Bobby Patrick VI, Vice President of Strategic Growth and Policy at MAA, testified in support of this bill. His testimony emphasized that programs like the ATCP are important to supporting entrepreneurs throughout the state. He told legislators that we are already seeing a reduction in access to capital for our startup community and that funding the ATCP will not only ease this tightening, but also send a strong message that Minnesota understands the key role the startup community plays in our economy. He also thanked the committee for including the other tax provisions that will help with cash flow, which is critical to keeping employees paid and employers afloat during this challenging time.

Minnesota Legislature passed an Emergency Insulin Bill

After more than a year of legislative hearings, the final version of the emergency insulin program bill came together in private talks. Throughout the process, all negotiators agreed a program was necessary, but differed on eligibility requirements, the extent of the supply for patients who qualify, and the role of drug manufacturers in the program. Legislators reached a compromise just as the COVID-19 crisis forced them to work remotely. They agreed on the following terms:

  • Eligibility: People with diabetes are only eligible if they earn less than 400% of federal poverty guidelines, or $104,800 for a family of four.
  • Supply: People with diabetes can only qualify for a 30-day emergency insulin supply once a year.
  • Insulin Manufacturers: Legislators ultimately agreed to have insulin manufacturers supply insulin for the program at no cost or reimburse pharmacies that provide it. Manufacturers will be fined if they do not comply. The law also mandates that manufacturers offer continuing assistance programs.

The Minnesota Senate passed the bill unanimously after it cleared the Minnesota House 111-22. Gov. Walz signed the bill into law mid-April.

Support for the Federal New Business Preservation Act

A group of over 50 entrepreneurs, startup executives, and investors from the Medical Alley community sent a letter of support to congressional leadership in support of the New Business Preservation Act. The New Business Preservation Act would increase private investment capacity and startup formation in states and regions like ours that are currently underrepresented by investment firms in relation to their underlying innovation capacity. We are grateful to our signatories for their support of legislation that will drive economic activity, innovation, and job growth in critical industries in the wake of the COVID-19 pandemic and the economic downturn.

COVID-19 Testing Agreement Initiated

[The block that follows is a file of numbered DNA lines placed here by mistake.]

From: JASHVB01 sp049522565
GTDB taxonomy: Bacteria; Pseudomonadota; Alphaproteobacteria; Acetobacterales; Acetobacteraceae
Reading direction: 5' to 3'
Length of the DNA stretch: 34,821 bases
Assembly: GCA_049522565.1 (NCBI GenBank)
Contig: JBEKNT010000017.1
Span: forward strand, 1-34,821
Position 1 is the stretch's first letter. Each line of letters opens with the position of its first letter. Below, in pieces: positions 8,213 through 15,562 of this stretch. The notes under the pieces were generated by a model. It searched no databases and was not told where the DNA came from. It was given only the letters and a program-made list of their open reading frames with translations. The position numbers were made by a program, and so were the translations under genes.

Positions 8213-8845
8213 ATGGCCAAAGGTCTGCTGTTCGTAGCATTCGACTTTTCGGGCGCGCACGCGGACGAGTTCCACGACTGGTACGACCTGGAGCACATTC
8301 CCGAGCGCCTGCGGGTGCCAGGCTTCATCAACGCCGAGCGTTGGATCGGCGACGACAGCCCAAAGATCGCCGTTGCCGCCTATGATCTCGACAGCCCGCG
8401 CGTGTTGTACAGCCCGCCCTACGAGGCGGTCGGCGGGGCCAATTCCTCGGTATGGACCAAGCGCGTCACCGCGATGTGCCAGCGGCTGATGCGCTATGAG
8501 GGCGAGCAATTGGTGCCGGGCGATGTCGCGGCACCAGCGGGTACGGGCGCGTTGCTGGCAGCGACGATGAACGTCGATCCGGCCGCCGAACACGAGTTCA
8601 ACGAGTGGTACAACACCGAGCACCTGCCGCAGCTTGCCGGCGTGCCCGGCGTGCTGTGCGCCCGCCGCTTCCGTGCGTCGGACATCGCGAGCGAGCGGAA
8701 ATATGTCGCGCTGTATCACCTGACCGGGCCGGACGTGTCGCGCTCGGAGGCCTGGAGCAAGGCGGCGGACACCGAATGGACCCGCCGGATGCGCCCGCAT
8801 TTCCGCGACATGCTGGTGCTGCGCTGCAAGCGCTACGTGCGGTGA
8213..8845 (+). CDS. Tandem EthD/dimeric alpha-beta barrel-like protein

Governor Tim Walz, Mayo Clinic, and the University of Minnesota announced an agreement to coordinate and expand COVID-19 testing capacity in the state. Gov. Walz shared the emerging partnership will allow the state to conduct up to 20,000 tests per day and test anyone who has COVID-19 symptoms. The Governor also said leveraging the state’s healthcare system means Minnesota could have the largest testing capacity in the nation.

Gov. Walz Starts to Allow Some Workers to Return to Safe Workplaces

Last week, Gov. Walz announced he is dialing back the state’s stay-at-home order, allowing some 80,000 to 100,000 workers to return to work on Monday through EO-40. Prior to loosening restrictions for a given setting, businesses must: 

  • Create, share, and implement a COVID-19 Preparedness Plan that sets out the actions they are taking to ensure physical distancing, worker hygiene, and facility cleaning and disinfection necessary to keep workers safe. 
  • Engage in health screening of employees and ensure that sick employees stay home.
  • Continue to work from home whenever possible.   

Launch Minnesota Distributes Third Round of Innovation Grants

Last week, the Minnesota Department of Employment and Economic Development (DEED) announced $247,000 in Launch Minnesota Innovation Grants to 11 of the state’s most promising, innovative, and scalable technology startups.

Launch Minnesota was created with bipartisan support during the 2019 legislative session as a statewide collaborative effort to accelerate growth of startups and elevate Minnesota as a national leader in innovation. Our association worked closely with legislators and DEED throughout the 2019 legislative session to help get this idea across the finish line.

Six of the awards announced in this third round are focused on medical device, pharmaceuticals, or other health and wellness technology. Five MAA members received the awards. It is programs like these that make our region The Global Epicenter of Health Innovation and Care™.